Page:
A few months before I graduated from college I starting looking for a job, because I am a responsibility champion. Also, I had mountain of student loans, kids sucking at my bank account, and a ten year old car that was officially classified as a beater.
Before I sent out any resumes I had a long discussion with myself. Where did I want to work? What type of work? Close to public transportation? Close to home? Would I relocate? What were my salary requirements? What were my time/flexibility requirements?
I knew I didn’t want a long commute, and I knew I didn’t have the flexibility or temperament for a startup. I knew I wanted a broad programming experience with potential to move around and work on many types of projects.
Then the US Air Force came knocking, they had an installation very close to me with numerous civilian positions, potentially flexible schedules, tons of job security, and a “Zero Tolerance” policy regarding harassment.
I had some pretty shitty experiences in college. In four years I had only two computer science classes where I wasn’t the only female. I’d seen some pretty ugly behavior by students and instructors.
How many in my graduating cohort had to weigh a company’s sexual harassment policy as a job factor? How many of them heard about a company’s “culture” as a couched way of saying “no way can we have a woman, too many problems.”
But, I reasoned, the government would be different.
They were always advertising their need for women STEM graduates and they had boss airplanes and patriotic ads. Come serve your country doing really cool stuff with airplanes!
I thought the Air Force had a decent track record of enforcing harassment laws. That was my first mistake, I stupidly imagined title IV meant something. Everything that followed hinged on that bad assumption.
Recruiters came to my campus and they were happy to meet me, they loved my resume and GPA. They loved that I was woman in STEM that had spent tons of hours encouraging other women in STEM. I had racked up dozens of hours volunteering at local elementary and middle schools showing young girls programmers could be female, electronics more than just a boys thing. Christ, I was a naieve 35 year old.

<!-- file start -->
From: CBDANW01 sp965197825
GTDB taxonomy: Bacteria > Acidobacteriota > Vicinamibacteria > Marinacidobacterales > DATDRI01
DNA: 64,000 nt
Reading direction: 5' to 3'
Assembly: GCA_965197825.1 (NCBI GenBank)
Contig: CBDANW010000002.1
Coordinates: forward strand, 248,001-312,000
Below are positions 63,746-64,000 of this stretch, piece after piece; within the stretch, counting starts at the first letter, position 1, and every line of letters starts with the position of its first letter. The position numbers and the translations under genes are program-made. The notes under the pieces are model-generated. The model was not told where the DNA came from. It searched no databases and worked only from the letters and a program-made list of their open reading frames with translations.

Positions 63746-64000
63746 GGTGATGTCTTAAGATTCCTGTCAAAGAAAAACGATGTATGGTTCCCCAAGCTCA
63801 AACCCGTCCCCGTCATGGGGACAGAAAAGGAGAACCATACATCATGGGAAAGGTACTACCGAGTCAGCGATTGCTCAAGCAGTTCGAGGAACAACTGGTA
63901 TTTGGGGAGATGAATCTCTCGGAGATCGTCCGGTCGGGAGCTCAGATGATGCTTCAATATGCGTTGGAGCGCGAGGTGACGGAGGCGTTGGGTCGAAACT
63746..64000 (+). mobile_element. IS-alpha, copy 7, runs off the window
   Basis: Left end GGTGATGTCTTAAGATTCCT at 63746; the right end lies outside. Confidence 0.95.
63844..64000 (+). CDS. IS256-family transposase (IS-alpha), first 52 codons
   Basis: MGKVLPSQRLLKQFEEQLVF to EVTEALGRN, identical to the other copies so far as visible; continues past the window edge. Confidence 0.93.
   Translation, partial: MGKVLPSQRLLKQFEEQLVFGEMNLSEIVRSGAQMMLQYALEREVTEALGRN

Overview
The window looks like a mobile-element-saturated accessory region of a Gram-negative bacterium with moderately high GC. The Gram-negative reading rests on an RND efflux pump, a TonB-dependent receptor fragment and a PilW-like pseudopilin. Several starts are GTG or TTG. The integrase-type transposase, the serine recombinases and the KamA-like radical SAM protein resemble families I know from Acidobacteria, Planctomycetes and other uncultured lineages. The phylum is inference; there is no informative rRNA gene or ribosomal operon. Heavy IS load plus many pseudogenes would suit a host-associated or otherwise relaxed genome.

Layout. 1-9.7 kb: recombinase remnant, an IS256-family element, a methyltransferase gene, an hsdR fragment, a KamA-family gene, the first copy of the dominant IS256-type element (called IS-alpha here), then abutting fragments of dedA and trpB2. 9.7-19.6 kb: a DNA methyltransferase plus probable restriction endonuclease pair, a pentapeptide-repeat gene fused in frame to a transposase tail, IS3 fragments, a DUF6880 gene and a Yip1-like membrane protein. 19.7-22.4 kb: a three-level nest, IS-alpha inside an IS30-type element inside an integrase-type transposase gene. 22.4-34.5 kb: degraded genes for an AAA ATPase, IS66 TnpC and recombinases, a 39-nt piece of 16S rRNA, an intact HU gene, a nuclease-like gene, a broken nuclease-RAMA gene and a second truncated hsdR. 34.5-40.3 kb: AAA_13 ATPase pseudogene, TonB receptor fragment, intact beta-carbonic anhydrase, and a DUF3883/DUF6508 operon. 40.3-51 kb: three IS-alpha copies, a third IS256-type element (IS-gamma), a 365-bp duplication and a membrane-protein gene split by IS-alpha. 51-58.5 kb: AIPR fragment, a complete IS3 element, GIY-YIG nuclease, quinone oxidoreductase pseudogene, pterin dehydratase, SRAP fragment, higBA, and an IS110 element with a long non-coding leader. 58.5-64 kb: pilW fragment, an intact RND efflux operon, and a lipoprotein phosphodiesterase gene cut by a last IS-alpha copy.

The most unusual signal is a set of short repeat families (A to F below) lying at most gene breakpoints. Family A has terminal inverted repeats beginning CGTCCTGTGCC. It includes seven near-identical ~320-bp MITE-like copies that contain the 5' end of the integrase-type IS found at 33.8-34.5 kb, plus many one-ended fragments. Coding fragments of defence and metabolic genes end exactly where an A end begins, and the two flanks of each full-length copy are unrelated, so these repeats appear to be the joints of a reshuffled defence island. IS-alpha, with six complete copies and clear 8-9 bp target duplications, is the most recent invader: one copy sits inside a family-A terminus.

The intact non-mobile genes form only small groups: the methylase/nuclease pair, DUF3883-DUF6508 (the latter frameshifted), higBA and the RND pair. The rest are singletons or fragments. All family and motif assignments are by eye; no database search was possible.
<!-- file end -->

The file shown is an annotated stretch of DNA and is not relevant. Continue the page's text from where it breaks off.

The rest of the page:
They made me feel like a goddamned good american, hope and change!
The first inkling I had that maybe this wasn’t such a swell idea occurred at the interviews.
At that time the recruiters took your resume back to the managers and they chose who they wanted to interview. All the interviews would be scheduled for one day since potential visitors to the base had to pre-screened by security. The interviews were back to back, since you had to be escorted the entire time there weren’t any breaks or prep time.
None of the other interviewees were women and most them were much younger.
The first interview was with a guy with a passing resemblance to a young Montgomery Burns. He kept telling me had never had any girls in his programming classes in college. He kept talking about girls, girls, girls in STEM, never women, girls. And of course he had plenty of vague theories and generally backwards ideas why there were no girls in STEM.
The second interview consisted of three middle aged white men (I mentally referred to them as Larry, Moe, and Curly) and the dreaded white board challenge. It’s a pretty standard technique for programming interviews, you stand in front of a whiteboard and write code or the logic process for some problem.
One of them asked me to write code for a looping algorithm with a couple of variables and incrementing, nothing too intense but with some potential pitfalls. I had not written one complete line before Larry began shouting at me and Curly how I should do it. Then the two of them began to argue, this wasn’t a trick to see how well you deal with pressure. There was a significant backstory and some real animosity. I tried to focus on the whiteboard and successfully wrote out the problem. Seeing that I was done Larry sneered at me to erase it, then shouted at me what to write (it was exactly the same.) While Moe doodled on his copy of my resume.
Patronizing ++, do until angry = true.
The final interview went well, but when the manager gave me a tour of the workspace I didn’t seen any other women (turns out they were hiding.) The manager than said the Air Force was really family friendly, did I have kids? A husband?
There were plenty of clues this wasn’t a good place for women and I ignored them all. And if I had spent more than 10 minutes Googling Air Force sexual harassment and assault statistics I’d of ran away as fast as possible. Civilian women have it bad, enlisted women have it far worse.
They offered me a decent salary, a signing bonus, guaranteed yearly pay increases, and airplanes! I can’t stress how much of a sell the airplanes were.
I weighed the offers I had and I genuinely thought the Air Force was a good. And it might have been if I wasn’t an older woman trying to join their programming boys club.
Now I wish I’d thrown the marker at Larry’s head and handed young Burns a mirror.
As far as my kids/spouse, as long as you aren’t one of them it’s none of your damn business